My Blog | Twitter | MVP Profile
    Training | Consulting | Become a SQLskills Insider
    Troubleshooting SQL Server: A Guide for Accidental DBAs[/url]

  • Jonathan Kehayias

    One Orange Chip

    Points: 26672

    don_goodman (2/5/2009)


    Just keep repeating those and you will be cured of you love of the CLR.

    It's not that I love SQLCLR. In fact I more or less hate how it gets bastardized like User Defined Functions, Cursors, OLE Automation, XML, and other of the features that are included in SQL Server to solve problems, but are most often abused by people who have no idea what they are doing.

    That is one of the purposes behind this article series, to show where proper application of SQLCLR can solve bigger problems at hand, like the security risks imposed by having xp_cmdshell open for use. If you can't see how much safer SQLCLR is in this scenario, you aren't giving it a fair impartial review.

    Jonathan Kehayias | Principal Consultant | MCM: SQL Server 2008
    My Blog | Twitter | MVP Profile
    Training | Consulting | Become a SQLskills Insider
    Troubleshooting SQL Server: A Guide for Accidental DBAs[/url]

  • Jedak

    SSCarpal Tunnel

    Points: 4974

    don_goodman (2/5/2009)


    I did not read past the first paragraph. Instead I scanned the code samples. I saw a lot of code. If I was a DBA that wrote lots and lots of code to do simple tasks, I might be impressed. As I am a DBA that writes very simple code to do simple tasks, I am not.

    I'll continue to use cmdexec because it is simple and fast. It has a small memory footprint where the CLR is bigger.

    If you start thinking this way, it will help.

    Small code good

    Big code bad

    simple good

    complex bad

    Just keep repeating those and you will be cured of you love of the CLR.

    Elegant code is good. What I mean by elegant is, code that is as small, simple, reusable, and efficient as it can be.

    Simple code that is inefficient is not good.

  • Phil Factor

    SSCoach

    Points: 19959

    Actually, I think I've found a very good use for CLRs, and that is to handle JSON and YAML within a database. you can create a JSON data type and all the functions for creating, querying and shredding it. The C# libraries to do this already exist.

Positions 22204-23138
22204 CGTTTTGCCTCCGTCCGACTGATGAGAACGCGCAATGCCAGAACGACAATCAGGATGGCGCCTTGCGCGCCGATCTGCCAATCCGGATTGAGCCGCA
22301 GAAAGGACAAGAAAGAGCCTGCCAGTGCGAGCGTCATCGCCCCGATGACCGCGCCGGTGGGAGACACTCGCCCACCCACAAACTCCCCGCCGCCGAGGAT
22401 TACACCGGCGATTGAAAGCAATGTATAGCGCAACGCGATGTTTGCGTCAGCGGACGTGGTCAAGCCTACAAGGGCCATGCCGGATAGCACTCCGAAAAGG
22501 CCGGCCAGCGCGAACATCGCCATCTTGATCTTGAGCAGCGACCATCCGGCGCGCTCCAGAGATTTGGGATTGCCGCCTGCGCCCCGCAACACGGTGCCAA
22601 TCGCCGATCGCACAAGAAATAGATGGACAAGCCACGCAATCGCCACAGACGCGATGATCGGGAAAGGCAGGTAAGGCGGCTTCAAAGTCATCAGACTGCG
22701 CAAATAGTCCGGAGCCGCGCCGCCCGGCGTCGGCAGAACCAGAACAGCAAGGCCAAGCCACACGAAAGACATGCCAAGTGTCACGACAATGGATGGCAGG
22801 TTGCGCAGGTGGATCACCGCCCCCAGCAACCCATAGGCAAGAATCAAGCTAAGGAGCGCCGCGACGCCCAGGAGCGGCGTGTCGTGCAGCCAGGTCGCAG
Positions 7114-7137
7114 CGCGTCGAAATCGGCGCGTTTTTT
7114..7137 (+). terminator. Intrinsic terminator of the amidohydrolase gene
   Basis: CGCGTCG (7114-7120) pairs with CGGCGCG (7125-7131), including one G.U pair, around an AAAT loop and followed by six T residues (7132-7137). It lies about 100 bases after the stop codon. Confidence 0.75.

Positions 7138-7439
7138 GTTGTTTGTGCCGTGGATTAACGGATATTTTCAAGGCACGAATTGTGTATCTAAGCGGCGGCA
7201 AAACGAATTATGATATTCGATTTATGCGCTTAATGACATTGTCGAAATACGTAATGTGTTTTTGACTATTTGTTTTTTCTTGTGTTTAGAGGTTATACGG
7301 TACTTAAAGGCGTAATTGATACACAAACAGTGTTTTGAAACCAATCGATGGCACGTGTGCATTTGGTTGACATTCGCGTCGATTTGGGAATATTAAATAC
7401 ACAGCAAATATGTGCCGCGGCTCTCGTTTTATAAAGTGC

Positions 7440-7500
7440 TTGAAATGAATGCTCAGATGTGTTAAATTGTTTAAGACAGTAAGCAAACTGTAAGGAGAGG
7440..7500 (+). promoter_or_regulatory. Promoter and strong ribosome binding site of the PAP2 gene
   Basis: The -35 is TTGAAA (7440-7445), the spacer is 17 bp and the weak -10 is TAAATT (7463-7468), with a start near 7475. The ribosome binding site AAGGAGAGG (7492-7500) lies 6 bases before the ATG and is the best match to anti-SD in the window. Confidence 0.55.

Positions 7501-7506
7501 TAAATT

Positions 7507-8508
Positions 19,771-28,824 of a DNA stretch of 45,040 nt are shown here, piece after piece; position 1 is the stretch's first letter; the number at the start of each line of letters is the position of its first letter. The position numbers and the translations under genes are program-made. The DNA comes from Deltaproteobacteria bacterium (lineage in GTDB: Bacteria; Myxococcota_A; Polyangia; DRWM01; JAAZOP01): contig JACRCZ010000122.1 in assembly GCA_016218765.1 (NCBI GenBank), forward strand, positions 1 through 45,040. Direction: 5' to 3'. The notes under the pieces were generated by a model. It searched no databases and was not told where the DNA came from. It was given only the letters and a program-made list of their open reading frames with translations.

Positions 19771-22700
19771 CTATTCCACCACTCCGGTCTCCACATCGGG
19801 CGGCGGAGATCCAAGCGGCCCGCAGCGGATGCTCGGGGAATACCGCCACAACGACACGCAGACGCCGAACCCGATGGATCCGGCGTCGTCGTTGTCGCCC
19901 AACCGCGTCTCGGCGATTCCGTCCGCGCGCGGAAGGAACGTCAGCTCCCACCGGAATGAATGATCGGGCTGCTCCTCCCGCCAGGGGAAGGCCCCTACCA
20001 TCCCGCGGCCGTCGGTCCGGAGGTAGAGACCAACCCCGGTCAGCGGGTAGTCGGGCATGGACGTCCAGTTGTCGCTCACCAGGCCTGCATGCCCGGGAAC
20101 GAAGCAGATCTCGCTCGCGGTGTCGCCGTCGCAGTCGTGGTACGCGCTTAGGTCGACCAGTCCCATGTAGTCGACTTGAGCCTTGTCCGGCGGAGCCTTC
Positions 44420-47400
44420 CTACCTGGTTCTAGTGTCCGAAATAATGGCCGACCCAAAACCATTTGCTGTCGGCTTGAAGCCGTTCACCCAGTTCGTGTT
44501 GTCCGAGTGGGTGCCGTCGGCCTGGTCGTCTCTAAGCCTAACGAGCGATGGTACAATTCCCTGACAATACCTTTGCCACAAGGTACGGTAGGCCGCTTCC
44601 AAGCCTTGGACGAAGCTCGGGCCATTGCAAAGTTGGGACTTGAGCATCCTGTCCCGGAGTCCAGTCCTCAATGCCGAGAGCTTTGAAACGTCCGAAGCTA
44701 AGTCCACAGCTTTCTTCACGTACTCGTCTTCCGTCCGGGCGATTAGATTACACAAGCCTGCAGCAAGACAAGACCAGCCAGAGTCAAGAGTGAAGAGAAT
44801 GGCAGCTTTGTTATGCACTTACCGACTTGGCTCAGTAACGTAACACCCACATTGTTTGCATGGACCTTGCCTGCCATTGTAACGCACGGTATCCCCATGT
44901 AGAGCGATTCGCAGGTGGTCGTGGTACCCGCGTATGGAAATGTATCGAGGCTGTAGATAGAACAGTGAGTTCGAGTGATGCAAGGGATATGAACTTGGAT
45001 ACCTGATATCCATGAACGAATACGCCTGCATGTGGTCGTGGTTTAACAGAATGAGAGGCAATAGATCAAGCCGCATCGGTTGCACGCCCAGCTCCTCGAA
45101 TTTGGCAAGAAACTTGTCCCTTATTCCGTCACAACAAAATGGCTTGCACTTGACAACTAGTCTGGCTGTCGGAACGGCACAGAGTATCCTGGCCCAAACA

Best wishes,
    Phil Factor
    Simple Talk

  • James Layman

    SSC Enthusiast

    Points: 105

    Don,

    CLR is another tool for me to use. It is up to the individual to decide what tool to use or recommend for a given situation. At my last position, developer, I wore many hats. SQL Server DBA, data modeler, web app developer and programmed in several languages. I resisted learning asp.net since asp was a good fit for the site's limited number users. asp.net seems to come into its own under higher user loads. Well the site closed a year ago and as I looked for jobs, I quickly decided that I erred in not having a working knowledge of asp.net.

    After a month out of work, I landed my current position as a DBA. My past experience with unix, ASP, vbscript, and other programming has helped me more than once as a DBA. I need to build my knowledge of CLR. This will benefit me now and when I move on.

    Jonathon,

    Thank you for an interesting article. CLR is something that I need to wrap my mind around. The security aspect certainly caught my attention.

  • Charles Kincaid

    SSChampion

    Points: 13593

    I guess I'm still an old fart. I like having my SQL and applications separate. Then if Phil is getting on the bandwagon ...

    Jonathan, if you want to really freak folks out it's possible to get the size of a directory. Well the sum of it's contents anyway. Your fill row routine only needs to call a recursive function that gets the sum of all the file sizes. This is something that you can't do with the DIR command itself.

    SPEAKING OF ACCOUNTS! Drive letters can mess you up bad. Each account can have it's own drive letters. So Y: for me can be different from Y: for you on the same machine. Thankfully MS has seen fit to NOT map drive letters if you are not on a GUI. Still (and I'll skip the long, drawn out, tirade) different accounts can see the file system world differently. Consult your system policy very carefully.

    Using Dot Net code it's a bit more difficult to do:

    DEL C:\*.* /S < y.txt

    But not much more difficult. Sure everybody has a file with the letter y followed by carriage return and line feed.

    Are CLR procs better than writing extended stored procedures. Well you can do the table valued thing and the UDF thing. So that's better. More safe, stable and secure. Forget your SQL server service. I can crash your whole OS using nothing but managed code.

    It's a tool ladies and gentlemen. Same abuse vs safety arguments with all of them.

    ATBCharles Kincaid

  • Perry Whittle

    SSC Guru

    Points: 233804

    Great article Jonathan, should wet peoples appetites for CLR a little

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    [font="Tahoma"]"Ya can't make an omelette without breaking just a few eggs"[/font] 😉

  • Ralph Hightower

    SSCrazy

    Points: 2787

    Jonathan,

    Great article! I am a C# .Net programmer and not a SQL Server DBA in my real job, although I am the DBA for my home system. I read SQL ServerCentral for the ideas, and articles to improve my SQL skills.

    Your article of using SQLCLR for .Net programming shows that I have an opportunity to contribute to the SQL ServerCentral community, if not in a DBA capacity.

    Thanks,

    Ralph

    http://www.linkedin.com/in/ralphhightower

    http://www.codeplex.com/NasaStsTvSchedule

    http://www.codeproject.com/KB/office/NasaTvSchedule.aspx